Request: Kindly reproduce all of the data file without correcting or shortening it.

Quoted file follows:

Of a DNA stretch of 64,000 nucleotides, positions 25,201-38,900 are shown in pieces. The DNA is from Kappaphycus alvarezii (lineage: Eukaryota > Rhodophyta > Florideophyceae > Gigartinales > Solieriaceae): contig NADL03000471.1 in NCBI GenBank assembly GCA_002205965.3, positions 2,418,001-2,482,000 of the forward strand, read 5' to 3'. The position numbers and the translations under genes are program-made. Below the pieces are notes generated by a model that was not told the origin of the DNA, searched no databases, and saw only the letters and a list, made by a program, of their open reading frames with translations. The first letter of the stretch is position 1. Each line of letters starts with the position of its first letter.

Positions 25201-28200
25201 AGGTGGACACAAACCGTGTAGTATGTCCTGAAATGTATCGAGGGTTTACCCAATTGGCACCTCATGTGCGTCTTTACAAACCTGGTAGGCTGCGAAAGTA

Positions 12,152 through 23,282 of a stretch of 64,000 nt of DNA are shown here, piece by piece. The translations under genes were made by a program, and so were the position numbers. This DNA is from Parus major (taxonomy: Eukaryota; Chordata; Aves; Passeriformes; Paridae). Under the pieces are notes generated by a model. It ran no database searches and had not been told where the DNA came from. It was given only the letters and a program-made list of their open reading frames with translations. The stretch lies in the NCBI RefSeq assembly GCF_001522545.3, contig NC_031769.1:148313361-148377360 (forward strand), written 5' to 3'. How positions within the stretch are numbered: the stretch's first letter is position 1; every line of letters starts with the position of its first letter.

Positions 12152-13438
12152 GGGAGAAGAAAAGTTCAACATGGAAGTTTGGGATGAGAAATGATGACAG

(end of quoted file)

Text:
Of a DNA stretch of 64,000 nucleotides, positions 25,201-38,900 are shown in pieces. The DNA is from Kappaphycus alvarezii (lineage: Eukaryota > Rhodophyta > Florideophyceae > Gigartinales > Solieriaceae): contig NADL03000471.1 in NCBI GenBank assembly GCA_002205965.3, positions 2,418,001-2,482,000 of the forward strand, read 5' to 3'. The position numbers and the translations under genes are program-made. Below the pieces are notes generated by a model that was not told the origin of the DNA, searched no databases, and saw only the letters and a list, made by a program, of their open reading frames with translations. The first letter of the stretch is position 1. Each line of letters starts with the position of its first letter.

Positions 25201-28200
25201 AGGTGGACACAAACCGTGTAGTATGTCCTGAAATGTATCGAGGGTTTACCCAATTGGCACCTCATGTGCGTCTTTACAAACCTGGTAGGCTGCGAAAGTA

Positions 12,152 through 23,282 of a stretch of 64,000 nt of DNA are shown here, piece by piece. The translations under genes were made by a program, and so were the position numbers. This DNA is from Parus major (taxonomy: Eukaryota; Chordata; Aves; Passeriformes; Paridae). Under the pieces are notes generated by a model. It ran no database searches and had not been told where the DNA came from. It was given only the letters and a program-made list of their open reading frames with translations. The stretch lies in the NCBI RefSeq assembly GCF_001522545.3, contig NC_031769.1:148313361-148377360 (forward strand), written 5' to 3'. How positions within the stretch are numbered: the stretch's first letter is position 1; every line of letters starts with the position of its first letter.

Positions 12152-13438
12152 GGGAGAAGAAAAGTTCAACATGGAAGTTTGGGATGAGAAATGATGACAG